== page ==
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The Roman Theatre is the most impressive monument of old Philadelphia, as Amman was known when it was part the Roman Decapolis, the cities network on the frontier of the Roman Empire in the southeastern Levant. According to an inscription, it was built during the era of the Antonine emperors, at the end of the 2nd century AD.
Its tiered, semicircular seating space, carved into the Jabal Al-Jofeh hill in three horizontal sections with a total of 44 rows can seat around 6,000 people. It faces north so that the audiences are protected from the sun. Social rank dictated the places for the audience. The urban poor, foreigners, slaves, and women were restricted to the upper section. The stage building, about 100 m wide, was probably three storeys high. The wooden stage elevates 1.5 meters from the the chorus performance space, the orchestra, which has a radius of 13 meters.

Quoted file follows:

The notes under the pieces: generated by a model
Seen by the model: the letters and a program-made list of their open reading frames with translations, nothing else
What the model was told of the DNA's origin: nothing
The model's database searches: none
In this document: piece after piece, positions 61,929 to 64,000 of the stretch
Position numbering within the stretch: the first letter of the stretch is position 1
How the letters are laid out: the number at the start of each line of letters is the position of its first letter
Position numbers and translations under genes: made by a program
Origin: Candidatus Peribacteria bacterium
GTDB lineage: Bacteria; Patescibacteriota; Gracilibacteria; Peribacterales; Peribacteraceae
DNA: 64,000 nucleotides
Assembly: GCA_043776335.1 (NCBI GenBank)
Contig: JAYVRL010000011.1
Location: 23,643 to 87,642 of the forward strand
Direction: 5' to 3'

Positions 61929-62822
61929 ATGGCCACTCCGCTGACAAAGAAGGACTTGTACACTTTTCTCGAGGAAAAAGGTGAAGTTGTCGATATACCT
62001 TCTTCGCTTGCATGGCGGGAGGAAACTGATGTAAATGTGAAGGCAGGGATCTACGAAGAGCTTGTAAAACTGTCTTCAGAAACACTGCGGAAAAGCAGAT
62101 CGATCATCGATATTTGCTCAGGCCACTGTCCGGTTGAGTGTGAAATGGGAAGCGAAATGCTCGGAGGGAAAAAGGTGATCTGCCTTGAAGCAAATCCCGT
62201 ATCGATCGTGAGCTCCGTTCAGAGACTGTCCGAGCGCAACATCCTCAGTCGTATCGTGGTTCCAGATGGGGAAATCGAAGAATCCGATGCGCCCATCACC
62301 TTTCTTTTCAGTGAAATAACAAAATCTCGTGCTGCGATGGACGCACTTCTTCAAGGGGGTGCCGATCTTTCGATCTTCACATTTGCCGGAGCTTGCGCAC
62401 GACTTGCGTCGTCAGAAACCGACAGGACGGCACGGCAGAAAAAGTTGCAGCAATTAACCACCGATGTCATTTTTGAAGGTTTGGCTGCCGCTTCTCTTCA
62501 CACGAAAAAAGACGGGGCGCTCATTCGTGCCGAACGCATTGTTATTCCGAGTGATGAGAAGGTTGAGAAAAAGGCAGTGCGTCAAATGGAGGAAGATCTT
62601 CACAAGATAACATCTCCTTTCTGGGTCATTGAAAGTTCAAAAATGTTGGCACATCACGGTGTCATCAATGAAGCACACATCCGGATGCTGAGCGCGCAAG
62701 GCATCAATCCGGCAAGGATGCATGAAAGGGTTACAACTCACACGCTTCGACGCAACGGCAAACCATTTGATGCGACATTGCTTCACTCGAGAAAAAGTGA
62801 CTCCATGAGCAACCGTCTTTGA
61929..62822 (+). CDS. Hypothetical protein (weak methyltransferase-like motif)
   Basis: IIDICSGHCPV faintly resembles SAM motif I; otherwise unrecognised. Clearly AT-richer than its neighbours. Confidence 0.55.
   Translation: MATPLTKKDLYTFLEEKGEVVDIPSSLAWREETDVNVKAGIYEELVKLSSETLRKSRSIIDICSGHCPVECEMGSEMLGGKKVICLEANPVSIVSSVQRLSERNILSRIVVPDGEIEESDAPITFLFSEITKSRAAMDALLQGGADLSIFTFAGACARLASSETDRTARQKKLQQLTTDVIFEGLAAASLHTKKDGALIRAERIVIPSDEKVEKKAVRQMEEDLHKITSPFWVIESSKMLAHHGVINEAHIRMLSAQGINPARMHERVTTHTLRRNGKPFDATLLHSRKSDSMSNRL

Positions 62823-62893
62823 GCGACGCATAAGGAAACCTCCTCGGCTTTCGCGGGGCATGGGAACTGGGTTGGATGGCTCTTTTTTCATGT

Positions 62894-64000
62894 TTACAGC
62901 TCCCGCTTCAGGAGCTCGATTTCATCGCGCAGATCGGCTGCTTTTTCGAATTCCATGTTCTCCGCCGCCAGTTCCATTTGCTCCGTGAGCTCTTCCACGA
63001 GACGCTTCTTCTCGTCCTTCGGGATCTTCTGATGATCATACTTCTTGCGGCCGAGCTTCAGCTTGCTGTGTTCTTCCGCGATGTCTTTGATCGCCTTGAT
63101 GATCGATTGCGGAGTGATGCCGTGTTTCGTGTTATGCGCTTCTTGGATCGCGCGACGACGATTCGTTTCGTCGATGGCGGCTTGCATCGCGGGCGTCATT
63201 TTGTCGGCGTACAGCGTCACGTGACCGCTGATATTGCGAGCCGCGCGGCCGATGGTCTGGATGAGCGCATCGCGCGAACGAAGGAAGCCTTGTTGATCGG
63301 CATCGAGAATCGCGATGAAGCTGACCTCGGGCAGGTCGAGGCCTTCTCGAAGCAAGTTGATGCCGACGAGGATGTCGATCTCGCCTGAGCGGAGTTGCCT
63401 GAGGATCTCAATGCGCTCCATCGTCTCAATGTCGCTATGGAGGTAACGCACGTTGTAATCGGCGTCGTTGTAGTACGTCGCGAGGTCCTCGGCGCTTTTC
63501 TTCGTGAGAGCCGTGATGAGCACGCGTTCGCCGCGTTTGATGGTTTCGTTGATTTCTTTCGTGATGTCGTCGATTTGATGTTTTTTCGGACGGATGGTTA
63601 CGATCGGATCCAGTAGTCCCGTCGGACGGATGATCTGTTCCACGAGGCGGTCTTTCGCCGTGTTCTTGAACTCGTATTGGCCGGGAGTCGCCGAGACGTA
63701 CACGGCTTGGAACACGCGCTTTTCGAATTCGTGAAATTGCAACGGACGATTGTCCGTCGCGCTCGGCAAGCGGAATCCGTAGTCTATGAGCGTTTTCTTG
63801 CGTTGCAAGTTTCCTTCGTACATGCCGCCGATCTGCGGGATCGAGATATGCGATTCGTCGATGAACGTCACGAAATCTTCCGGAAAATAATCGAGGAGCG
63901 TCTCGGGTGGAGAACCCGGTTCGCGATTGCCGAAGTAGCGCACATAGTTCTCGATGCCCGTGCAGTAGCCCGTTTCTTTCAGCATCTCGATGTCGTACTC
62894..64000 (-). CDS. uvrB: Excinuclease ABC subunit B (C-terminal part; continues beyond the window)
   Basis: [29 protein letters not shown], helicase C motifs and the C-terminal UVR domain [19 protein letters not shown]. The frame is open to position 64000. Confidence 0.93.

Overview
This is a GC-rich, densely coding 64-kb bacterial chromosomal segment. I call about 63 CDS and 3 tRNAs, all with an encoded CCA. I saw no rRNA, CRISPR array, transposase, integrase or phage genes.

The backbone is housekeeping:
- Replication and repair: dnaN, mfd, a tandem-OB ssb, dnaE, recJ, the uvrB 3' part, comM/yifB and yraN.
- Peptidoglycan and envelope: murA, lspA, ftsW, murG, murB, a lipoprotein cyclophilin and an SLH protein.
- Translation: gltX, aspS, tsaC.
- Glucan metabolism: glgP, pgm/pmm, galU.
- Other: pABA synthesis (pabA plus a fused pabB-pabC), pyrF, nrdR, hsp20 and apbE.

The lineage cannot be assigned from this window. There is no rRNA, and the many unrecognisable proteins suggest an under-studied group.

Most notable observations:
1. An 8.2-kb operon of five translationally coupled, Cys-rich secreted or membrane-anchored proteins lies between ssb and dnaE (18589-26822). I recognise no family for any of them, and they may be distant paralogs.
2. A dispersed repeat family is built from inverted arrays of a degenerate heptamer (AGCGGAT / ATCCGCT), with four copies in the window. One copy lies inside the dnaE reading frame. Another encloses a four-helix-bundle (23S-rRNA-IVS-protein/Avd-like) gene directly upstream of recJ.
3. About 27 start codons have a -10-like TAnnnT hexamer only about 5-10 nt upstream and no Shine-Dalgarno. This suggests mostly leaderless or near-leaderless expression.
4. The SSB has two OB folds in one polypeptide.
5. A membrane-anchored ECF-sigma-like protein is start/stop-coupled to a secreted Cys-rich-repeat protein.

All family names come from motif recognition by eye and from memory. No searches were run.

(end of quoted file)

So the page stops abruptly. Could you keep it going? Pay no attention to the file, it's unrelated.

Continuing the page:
Today, the Roman Theatre is again in use for performances, concerts, and events. In addition, halls on both sides of the stage house two small heritage museums: The Folklore Museum and the Museum of Popular Traditions.
The row of columns in front of the theatre is what remains of the colonnades which flanked the Roman Forum, a public square, once among the largest of the Empire (100 x 50 metres). East of it is the Odeon, a smaller Roman auditorium for musical performances.